Markus Schlaich is a renal physician and a European Society of Hypertension (ESH) accredited hypertension specialist with a strong background in clinical research. His main scientific interests focus on pathophysiologic aspects of hypertension including the contribution of the sympathetic nervous system, the L-arginine/nitric oxide pathway, their interaction, and the involvement of the kidneys. Professor Schlaich has a specific interest in treatment modalities targeting the sympathetic nervous system and has contributed to the development of renal denervation as a novel therapeutic approach to hypertension.
Markus has been highly successful in attracting competitive grant funding and currently holds an NHMRC Senior Research Fellowship. He has authored more than 230 publications and book chapters in peer reviewed journals. For his work in the areas of hypertension, cardiorenal and metabolic disease he received 18 research prizes and awards including the Australian Museum Eureka Prize for Medical Research Translation.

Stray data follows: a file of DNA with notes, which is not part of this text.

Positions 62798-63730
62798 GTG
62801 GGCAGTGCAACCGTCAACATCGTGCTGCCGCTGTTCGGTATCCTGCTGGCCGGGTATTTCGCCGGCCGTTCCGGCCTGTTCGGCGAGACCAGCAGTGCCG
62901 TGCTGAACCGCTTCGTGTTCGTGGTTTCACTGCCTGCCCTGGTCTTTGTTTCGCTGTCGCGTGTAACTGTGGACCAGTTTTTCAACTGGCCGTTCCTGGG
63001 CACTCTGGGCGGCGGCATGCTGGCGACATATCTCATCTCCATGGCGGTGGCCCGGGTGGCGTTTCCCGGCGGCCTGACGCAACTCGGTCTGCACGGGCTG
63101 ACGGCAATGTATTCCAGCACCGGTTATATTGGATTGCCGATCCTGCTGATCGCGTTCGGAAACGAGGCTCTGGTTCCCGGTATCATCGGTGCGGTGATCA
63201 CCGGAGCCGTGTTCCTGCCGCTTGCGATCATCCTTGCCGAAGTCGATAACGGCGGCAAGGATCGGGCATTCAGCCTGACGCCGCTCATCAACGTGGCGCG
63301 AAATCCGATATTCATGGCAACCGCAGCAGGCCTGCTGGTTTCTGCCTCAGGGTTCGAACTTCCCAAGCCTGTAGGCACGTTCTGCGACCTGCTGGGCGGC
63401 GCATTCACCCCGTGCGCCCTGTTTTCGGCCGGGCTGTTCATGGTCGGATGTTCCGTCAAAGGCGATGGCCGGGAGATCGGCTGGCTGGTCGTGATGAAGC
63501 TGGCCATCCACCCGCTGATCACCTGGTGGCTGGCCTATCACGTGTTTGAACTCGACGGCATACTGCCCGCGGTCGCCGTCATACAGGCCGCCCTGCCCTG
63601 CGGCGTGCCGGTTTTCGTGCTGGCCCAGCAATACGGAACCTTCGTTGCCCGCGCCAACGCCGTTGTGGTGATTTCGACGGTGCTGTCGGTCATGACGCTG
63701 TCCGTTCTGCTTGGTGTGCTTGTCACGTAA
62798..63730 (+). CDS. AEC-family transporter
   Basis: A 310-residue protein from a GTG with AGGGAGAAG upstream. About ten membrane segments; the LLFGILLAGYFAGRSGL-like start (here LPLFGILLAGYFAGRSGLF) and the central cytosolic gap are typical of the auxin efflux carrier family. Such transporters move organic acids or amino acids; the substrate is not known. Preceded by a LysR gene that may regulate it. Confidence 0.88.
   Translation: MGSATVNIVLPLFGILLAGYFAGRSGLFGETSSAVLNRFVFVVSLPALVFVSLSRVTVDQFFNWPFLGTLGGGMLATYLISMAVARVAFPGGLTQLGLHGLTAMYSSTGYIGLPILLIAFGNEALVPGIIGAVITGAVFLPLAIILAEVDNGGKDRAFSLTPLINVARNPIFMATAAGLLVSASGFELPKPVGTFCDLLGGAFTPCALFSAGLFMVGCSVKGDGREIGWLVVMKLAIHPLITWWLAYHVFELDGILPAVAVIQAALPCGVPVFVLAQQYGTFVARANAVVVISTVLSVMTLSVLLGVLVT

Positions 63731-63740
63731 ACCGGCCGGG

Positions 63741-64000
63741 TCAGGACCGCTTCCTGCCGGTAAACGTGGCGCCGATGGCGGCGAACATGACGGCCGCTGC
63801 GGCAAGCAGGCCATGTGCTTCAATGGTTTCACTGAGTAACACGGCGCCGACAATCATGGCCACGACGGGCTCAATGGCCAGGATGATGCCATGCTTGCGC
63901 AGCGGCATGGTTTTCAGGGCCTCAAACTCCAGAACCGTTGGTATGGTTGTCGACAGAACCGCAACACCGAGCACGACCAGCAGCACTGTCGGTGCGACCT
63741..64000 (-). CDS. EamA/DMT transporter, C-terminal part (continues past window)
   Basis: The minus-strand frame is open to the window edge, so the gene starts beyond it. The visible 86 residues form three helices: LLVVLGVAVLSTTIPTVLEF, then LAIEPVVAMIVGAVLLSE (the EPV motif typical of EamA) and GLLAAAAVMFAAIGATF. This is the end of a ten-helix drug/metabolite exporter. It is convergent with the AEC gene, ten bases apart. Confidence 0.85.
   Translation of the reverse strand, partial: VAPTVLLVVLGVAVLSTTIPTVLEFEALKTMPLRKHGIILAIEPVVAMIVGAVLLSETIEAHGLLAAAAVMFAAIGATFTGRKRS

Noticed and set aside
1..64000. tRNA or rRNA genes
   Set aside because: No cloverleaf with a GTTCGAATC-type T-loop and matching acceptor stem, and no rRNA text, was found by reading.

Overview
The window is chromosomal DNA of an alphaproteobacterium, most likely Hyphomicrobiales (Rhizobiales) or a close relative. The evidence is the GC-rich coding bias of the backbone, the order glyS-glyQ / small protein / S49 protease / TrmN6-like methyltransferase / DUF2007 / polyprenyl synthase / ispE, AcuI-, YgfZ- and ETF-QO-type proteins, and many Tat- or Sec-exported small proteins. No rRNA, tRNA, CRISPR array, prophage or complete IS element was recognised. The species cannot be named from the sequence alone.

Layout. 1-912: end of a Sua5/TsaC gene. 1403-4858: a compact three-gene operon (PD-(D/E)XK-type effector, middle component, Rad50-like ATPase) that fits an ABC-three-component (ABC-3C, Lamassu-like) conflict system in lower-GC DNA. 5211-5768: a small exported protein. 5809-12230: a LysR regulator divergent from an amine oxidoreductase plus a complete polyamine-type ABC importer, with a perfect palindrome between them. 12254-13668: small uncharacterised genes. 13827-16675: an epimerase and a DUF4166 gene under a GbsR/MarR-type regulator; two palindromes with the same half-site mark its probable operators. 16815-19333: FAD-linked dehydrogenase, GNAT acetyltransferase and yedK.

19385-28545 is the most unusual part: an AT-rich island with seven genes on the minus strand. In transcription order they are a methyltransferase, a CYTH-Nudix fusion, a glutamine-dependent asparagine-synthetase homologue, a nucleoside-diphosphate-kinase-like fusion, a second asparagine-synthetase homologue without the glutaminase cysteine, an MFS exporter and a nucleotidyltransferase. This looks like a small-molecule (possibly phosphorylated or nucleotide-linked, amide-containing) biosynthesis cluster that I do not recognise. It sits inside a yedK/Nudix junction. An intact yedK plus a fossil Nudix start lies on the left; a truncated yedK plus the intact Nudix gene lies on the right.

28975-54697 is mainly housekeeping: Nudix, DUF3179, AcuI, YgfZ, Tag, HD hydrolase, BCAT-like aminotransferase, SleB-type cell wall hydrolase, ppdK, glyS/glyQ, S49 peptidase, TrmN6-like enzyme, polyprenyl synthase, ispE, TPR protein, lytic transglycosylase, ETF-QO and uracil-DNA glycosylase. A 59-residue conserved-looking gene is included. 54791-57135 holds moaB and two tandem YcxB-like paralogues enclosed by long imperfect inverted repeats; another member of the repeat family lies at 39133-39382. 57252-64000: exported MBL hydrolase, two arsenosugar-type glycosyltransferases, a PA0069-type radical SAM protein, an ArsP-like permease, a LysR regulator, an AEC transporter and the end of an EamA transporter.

Markus has served on the Executive Committee of the High Blood Pressure Research Council of Australia for 6 years and is an elected member of the Council of the International Society of Hypertension, and a founding member of the ESH Working Group on Interventional Treatment of Hypertension. After relocating from Germany in 2006 he became Head of the “Neurovascular Hypertension & Kidney Disease Laboratory” and later on Division Head of the “Hypertension, Stress and Obesity” Program at the Baker IDI Heart and Diabetes Research Institute in Melbourne. In July 2014 he has taken up the newly created and MRF funded “Dobney Chair in Clinical Research” at the Royal Perth Hospital and the University of Western Australia. As Head of the Dobney Hypertension Centre he and his interdisciplinary team strive to develop more effective therapies for hypertension and its adverse consequences.
- Company:The University of Western Australia
- 4th September 2017, 12:30-13:30 The Silent Killer: keeping hypertension under control